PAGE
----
Natural Hair: Black Women in the Workplace


Artist: Mikayla J. Henderson

Mikayla Henderson, Staff Writer

The African American community is full of diversity with different looks, styles, and taste. These differences also include hair types. Hair types range from 2A to 4C. Looser and more free falling curls are considered 2A while thicker and more coarse hair is 4C. Hair has been a big discussion in the professional environment for African Americans; more specifically women. There is a constant battle of how to wear natural hair to interviews and the workplace. Often, questions arise like ¨Should I straighten my hair?¨ and ¨Does my hair look too messy?¨ Traditionally, natural hair is considered untamed and unprofessional. Sometimes there are even consequences for wearing natural hair in a work environment.

In a 2018 article from the New York Times, it was reported that a middle school student was sent home because of how she wore her hair. At the time, she had her hair styled in box braids which is a protective hairstyle worn to retain the health of natural hair. According to a lawyer from the case, ¨administrators said her braided hair extensions violated school rules.¨ Rules were set in place to directly discriminate against one group of people. Not only shown in this case, but Eleanor Roosevelt High School students have also been affected by similar issues. Alisha Hussain, an 11th grader at ERHS, explained a negative experience that happened at her job because of how she styles her natural hair. ¨I´ve experienced discrimination from both customers and coworkers because the way I wear my hair,¨ she explains, ¨my coworkers have insulted me a few times because they don’t understand how my hair works.¨ An ERHS student who classifies her hair as being a 3C texture, Gabrielle Stewart, defies the odds by continuously wearing and styling her natural hair however she feels; no matter the environment. She explained how she grew up in a ¨pro-black environment so [she didn´t] feel the need to straighten [her hair] to appear more professional.¨ In an interview she added, ¨I love my hair¨ and later added how she likes her hair braided before events in professional settings.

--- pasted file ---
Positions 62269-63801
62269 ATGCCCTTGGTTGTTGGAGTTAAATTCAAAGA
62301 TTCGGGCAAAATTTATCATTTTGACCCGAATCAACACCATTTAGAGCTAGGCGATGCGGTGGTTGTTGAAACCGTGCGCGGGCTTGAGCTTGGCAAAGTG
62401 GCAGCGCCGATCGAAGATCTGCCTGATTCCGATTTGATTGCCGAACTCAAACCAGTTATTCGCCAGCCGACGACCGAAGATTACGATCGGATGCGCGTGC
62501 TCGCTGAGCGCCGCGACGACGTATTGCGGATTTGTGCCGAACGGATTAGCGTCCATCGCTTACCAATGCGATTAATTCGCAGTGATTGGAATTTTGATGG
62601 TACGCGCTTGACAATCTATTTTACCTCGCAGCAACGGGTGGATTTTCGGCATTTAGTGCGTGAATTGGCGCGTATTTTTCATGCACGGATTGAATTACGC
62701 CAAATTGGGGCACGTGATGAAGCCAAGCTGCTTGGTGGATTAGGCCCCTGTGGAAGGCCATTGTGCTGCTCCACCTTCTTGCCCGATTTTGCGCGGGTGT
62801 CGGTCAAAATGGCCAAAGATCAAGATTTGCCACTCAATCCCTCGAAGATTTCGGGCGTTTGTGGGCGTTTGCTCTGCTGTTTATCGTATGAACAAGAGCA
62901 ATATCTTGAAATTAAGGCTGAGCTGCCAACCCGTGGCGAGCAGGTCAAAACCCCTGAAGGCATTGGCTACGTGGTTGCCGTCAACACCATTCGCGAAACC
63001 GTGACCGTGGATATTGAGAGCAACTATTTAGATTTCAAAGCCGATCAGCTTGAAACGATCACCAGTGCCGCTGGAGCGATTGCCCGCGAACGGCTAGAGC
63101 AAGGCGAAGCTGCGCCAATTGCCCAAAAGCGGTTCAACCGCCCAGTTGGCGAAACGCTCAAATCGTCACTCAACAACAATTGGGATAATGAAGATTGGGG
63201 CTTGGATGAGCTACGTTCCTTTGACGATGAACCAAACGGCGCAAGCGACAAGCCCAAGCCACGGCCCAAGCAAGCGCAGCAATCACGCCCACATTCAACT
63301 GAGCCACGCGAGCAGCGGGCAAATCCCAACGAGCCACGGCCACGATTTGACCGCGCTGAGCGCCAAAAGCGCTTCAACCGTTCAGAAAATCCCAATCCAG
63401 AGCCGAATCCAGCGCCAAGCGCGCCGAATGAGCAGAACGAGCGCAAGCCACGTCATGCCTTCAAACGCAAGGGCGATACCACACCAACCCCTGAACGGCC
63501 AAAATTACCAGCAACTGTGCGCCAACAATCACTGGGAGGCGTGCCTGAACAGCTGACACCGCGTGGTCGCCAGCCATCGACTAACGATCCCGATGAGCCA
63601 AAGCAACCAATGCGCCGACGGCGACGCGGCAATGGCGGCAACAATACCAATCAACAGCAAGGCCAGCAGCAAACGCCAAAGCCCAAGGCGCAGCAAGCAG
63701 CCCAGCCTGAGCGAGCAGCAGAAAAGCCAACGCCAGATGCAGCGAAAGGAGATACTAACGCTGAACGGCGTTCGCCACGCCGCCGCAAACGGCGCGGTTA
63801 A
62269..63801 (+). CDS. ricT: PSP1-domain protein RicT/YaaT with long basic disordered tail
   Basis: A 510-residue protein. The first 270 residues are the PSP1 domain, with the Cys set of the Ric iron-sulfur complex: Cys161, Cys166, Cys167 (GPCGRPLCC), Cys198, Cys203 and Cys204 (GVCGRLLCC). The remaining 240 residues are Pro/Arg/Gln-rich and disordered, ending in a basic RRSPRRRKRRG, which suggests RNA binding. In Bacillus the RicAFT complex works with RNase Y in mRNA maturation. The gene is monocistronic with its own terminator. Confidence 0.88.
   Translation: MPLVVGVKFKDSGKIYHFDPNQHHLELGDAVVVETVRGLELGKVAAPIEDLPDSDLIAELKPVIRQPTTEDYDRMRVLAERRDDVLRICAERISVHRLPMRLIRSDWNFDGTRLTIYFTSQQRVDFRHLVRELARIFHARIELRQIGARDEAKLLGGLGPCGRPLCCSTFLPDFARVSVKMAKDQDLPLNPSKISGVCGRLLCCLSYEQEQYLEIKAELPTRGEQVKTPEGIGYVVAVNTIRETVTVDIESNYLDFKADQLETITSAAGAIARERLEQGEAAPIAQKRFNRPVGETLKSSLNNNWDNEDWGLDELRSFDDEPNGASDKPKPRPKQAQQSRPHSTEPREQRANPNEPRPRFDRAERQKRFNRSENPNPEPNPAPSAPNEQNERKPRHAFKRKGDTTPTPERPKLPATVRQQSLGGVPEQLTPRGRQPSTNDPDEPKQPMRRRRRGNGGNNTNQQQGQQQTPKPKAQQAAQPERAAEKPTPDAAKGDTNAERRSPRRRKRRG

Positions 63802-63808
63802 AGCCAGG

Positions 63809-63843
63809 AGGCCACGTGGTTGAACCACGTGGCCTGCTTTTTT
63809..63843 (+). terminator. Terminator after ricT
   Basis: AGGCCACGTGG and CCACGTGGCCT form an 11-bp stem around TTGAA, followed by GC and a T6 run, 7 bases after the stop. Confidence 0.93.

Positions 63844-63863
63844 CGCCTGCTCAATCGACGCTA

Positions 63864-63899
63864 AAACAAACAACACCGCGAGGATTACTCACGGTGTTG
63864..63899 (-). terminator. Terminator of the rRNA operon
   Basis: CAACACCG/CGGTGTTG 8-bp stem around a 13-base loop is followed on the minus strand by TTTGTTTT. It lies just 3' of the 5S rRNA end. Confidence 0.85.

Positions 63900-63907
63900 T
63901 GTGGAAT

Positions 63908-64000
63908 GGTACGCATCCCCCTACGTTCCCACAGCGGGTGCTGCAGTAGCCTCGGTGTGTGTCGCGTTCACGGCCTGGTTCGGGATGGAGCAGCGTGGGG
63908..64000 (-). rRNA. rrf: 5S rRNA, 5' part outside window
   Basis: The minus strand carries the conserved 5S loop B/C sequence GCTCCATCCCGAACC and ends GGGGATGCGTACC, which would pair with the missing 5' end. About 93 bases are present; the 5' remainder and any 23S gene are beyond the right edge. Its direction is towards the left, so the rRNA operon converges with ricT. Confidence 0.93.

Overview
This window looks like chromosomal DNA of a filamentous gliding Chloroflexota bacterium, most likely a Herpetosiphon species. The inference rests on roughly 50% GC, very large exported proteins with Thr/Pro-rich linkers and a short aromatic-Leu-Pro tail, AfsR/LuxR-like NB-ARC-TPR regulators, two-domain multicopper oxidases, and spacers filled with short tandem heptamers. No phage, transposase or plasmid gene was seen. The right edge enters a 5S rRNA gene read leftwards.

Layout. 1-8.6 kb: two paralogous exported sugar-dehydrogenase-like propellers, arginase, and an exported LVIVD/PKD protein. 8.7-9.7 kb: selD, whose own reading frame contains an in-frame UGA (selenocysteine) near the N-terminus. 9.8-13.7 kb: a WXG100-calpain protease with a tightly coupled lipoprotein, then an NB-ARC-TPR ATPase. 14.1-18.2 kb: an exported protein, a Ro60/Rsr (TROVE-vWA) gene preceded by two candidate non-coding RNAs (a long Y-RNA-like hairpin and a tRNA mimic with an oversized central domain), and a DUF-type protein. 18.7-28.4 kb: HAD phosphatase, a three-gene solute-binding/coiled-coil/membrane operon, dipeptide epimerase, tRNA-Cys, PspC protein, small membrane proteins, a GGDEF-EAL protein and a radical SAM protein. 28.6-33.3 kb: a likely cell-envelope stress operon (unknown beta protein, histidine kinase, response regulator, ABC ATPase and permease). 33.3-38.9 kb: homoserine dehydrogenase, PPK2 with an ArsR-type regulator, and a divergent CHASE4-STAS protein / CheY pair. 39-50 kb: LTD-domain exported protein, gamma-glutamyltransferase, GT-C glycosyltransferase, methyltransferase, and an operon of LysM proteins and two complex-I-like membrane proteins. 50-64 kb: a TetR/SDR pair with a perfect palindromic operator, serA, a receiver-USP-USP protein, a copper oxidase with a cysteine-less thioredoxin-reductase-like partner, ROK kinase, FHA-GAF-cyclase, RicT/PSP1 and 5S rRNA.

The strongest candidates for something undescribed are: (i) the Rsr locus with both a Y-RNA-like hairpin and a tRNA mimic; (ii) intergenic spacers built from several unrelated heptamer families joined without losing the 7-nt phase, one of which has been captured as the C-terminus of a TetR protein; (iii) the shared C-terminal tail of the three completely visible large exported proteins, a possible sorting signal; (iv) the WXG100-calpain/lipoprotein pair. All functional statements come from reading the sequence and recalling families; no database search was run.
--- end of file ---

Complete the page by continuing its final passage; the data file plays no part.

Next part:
In my case, I remember always wanting my hair straightened for big events, whether it was the first day of school, picture day, or meeting with important people. I did not used to think that my 3B/3C curls were professional and was insecure about them. As I got older I realized that I should be comfortable with my natural hair in any setting and professional environments should support the same idea. Black women being discriminated against because of their hair texture and styling is not a new concept. These issues constantly present themselves but now more people, including ERHS students, are speaking up on the issue and not falling into societal norms.